Poems: now available!

People always ask me if they can buy my book, and I’m always like, “Oh yeah, I have these beautiful books I made, I should definitely make them available online somewhere so you can get one.” But then I never do it!

Well, I did it.

Handmade chapbooks of poems are here.

Poetry broadsides are here.

(Email me if you want to barter for either. US dollars are nice to have, but so is other people’s art.)

Now if you’ll excuse me, I must be going. I’m going to have a baby in about one minute, and there are a few more things that I should tend to before that arrival.

POEMS by Taylor Mardis Katz

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Calling All Typesetters in the Universe! Hear ye, hear ye!

This is a call, a calling-out, an offer, a request, a hopeful question posed to the wind (to the internet):

* Do you know how to use a letterpress with agility?

* Do you live in the Northeast?

* Are you interested in the woods? Do you like cabins?

* Are you willing to work for free?

The last question is the ugliest, this I know. This is really a call for a friend with letterpress skills. Are you interested in being my friend? I have a frequently-updated blog and a really cool boyfriend! I have a lot of eggs to give away! I enjoy dancing even outside of dancehalls! I am short but can jump high! I don’t care if you have a weird haircut, in fact I like it! Do you want to embark on a literary project together?

Here’s the deal: I had a letterpress dude, Sean, who was going to be Head Typesetter but now he has to move back to Arizona. Sean’s a poet, we took a book arts class together in grad school, he excelled at it (big time), whereas I just hammered along, finishing with some pretty but unskilled books. I don’t have the real letterpress abilities that would allow me make books I’m proud to sell. That’s where YOU come in.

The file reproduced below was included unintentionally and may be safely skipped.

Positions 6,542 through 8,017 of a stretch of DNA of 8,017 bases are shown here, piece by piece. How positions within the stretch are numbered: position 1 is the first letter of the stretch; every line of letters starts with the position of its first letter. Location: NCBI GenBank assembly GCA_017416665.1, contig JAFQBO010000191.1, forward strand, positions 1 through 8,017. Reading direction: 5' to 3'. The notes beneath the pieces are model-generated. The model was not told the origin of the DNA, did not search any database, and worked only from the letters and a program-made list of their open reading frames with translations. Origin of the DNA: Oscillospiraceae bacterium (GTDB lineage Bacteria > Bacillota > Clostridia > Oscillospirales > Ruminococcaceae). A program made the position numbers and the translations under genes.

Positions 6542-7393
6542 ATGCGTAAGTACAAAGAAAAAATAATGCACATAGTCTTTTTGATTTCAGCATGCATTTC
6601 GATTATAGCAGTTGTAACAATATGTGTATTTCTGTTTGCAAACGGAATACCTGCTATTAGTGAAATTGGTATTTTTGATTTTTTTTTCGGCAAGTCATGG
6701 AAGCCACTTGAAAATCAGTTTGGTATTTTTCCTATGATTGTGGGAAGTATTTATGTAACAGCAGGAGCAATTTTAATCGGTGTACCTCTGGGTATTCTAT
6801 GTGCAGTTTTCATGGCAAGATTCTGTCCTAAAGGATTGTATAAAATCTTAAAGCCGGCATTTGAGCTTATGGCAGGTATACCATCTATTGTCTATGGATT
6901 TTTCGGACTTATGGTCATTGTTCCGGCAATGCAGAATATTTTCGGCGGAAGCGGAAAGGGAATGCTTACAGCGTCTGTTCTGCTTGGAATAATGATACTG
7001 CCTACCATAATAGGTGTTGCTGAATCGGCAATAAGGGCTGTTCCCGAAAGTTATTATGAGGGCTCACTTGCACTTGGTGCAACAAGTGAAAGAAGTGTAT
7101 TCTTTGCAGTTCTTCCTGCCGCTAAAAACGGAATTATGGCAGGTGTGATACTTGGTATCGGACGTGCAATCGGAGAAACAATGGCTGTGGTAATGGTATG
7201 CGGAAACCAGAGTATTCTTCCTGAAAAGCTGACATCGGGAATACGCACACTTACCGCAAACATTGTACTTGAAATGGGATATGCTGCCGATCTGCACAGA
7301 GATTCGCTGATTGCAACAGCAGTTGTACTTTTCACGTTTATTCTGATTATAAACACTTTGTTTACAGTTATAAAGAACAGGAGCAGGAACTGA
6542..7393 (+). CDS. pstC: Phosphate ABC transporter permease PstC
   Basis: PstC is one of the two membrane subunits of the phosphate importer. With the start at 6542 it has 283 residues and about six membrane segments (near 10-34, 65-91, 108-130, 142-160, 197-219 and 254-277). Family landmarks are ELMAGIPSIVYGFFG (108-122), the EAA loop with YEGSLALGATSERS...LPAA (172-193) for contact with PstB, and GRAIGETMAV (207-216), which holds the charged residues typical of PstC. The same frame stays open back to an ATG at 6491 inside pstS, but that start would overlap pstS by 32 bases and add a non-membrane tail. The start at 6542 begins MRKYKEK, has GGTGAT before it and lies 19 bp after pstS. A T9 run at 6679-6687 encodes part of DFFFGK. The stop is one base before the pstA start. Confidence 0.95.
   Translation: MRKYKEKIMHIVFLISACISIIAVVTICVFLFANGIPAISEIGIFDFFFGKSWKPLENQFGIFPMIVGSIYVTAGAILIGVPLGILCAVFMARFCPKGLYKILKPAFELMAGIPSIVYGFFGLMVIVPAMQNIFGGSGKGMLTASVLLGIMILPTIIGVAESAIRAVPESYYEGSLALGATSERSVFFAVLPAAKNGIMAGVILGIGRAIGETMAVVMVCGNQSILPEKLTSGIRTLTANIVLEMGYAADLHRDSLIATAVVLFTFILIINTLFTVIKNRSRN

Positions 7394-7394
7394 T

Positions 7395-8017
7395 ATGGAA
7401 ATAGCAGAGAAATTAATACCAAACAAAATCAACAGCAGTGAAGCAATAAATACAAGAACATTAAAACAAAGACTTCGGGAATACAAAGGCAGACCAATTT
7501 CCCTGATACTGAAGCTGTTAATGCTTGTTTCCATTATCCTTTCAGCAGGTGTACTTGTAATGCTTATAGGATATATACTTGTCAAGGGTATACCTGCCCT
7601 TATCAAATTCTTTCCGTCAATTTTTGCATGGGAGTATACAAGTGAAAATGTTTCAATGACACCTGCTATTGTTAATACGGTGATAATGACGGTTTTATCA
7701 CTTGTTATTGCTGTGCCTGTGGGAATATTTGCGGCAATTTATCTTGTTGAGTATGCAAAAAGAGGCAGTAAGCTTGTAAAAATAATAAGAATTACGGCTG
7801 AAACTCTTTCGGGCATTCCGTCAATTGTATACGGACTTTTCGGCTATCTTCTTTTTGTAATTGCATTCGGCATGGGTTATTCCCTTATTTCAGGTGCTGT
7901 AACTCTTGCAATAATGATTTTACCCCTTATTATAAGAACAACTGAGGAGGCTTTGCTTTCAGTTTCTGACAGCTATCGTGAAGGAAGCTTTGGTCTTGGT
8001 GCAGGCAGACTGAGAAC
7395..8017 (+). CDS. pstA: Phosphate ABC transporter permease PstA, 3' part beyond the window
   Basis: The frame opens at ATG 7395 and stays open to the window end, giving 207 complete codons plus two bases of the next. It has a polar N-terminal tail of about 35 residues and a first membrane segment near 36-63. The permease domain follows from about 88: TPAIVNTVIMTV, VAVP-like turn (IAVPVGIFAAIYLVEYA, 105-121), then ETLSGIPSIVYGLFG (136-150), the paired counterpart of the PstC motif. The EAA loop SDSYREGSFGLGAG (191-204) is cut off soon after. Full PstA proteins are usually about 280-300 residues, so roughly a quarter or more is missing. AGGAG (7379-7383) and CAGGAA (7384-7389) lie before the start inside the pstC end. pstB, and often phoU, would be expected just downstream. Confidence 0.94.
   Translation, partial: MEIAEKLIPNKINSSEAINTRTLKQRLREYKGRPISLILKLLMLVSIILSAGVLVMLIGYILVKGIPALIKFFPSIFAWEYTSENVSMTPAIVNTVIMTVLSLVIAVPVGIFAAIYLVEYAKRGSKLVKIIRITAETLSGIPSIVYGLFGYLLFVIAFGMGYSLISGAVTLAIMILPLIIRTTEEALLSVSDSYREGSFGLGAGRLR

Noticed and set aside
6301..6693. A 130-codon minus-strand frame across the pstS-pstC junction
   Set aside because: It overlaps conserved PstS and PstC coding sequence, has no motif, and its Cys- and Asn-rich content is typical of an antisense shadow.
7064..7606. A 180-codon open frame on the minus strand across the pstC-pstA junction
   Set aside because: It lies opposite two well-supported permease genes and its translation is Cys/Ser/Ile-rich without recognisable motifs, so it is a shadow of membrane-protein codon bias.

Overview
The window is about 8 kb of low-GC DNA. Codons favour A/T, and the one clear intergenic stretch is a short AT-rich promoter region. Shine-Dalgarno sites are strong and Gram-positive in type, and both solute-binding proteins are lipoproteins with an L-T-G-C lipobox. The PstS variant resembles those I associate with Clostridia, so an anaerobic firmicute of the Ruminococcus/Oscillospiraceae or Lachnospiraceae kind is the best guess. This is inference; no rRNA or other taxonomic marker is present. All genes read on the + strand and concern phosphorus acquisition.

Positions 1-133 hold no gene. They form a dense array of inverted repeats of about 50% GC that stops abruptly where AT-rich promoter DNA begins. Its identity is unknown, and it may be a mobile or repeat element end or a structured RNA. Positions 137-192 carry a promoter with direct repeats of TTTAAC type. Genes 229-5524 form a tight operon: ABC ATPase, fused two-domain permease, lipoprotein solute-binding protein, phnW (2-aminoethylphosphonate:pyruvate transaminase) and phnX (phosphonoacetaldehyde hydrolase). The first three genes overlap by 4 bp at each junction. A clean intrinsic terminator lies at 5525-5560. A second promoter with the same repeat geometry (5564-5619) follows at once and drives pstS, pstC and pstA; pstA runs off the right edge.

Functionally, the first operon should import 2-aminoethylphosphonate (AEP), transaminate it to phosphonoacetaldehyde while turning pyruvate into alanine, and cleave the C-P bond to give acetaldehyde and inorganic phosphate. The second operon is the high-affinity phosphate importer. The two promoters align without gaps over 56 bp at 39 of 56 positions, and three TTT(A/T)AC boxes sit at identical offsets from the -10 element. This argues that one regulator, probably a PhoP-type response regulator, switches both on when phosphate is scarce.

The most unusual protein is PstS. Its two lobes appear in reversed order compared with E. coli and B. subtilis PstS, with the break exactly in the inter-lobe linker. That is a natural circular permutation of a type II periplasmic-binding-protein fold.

This is a project in its early stages. The state of Vermont has given me their seal of approval: the company is Press House Press. The vision for the press goes something like this:

Envision a small cabin where, in previous times, a family may have pressed their apple cider during autumn. Envision inside it: good lighting, a cider press, a letterpress. Perhaps a chair or two, or a small bed. No big equipment. Just enough to make some cider to quench our thirst (and the thirst of visitors) and a small letterpress to make pamphlets, chapbooks, cards, mini-broadsides.

Please note: the press house does not yet exist. The letterpress has not yet been purchased. This is a project on the road to actuality. If you help me build it, it will come.

If this wild, insanely human, deliciously rural and thoroughly unpaid position interests you, we should meet up at AWP and talk. If you’re not going to AWP, we can meet up on the internet. Either way, you should email me. I can tell you a little more about myself and a lot more about how this press is going to happen. Maybe you’re just the person to collaborate with me. Maybe we’re going to make some gorgeous and inspired little papergoods together. Goodness, I hope so.

With hope and a prayer,

Taylor Mardis Katz

Broadsides are important; poems are important (broadside; poem).

I believe that literature is important, and I believe that beauty is important, too. I believe in aesthetics, not for the sake of aesthetics, but for the sake of adding curation to the world. I believe in beautiful books of poems and I believe in broadsides, poems letter-pressed (letter-punched) into thick paper. One day, I will own a small letterpress, and I will make small books, beautiful books, books that have forests in their peripheral vision. They will be for sale, and they will be available for barter, too, because I believe less in money than I believe in beautiful items, a jar of brightpurple kimchi, a set of photographs with thick white borders, a hand-sanded cutting board. I believe in love and I believe in matrimony if you want it and I believe in admitting fault and in feeding oneself and one’s loved ones. In essence, I believe. As a result, I share this stanza that I love (by someone I know), and this whole poem, which I understand completely (by someone I do not know).

 

In a movie we see a young family live through
a tsunami. Sheltering in trees. I think of the man I might expect
to find unhurt in a tree above any awful thing. This man who
on Christmas I said I would marry. When I met him I dreamt
we went cheek-to-cheek to the peak of the dome of my room to speak
privately. When something comes true it is like a wreath in your body.

and

 

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(via BLACK LEMON)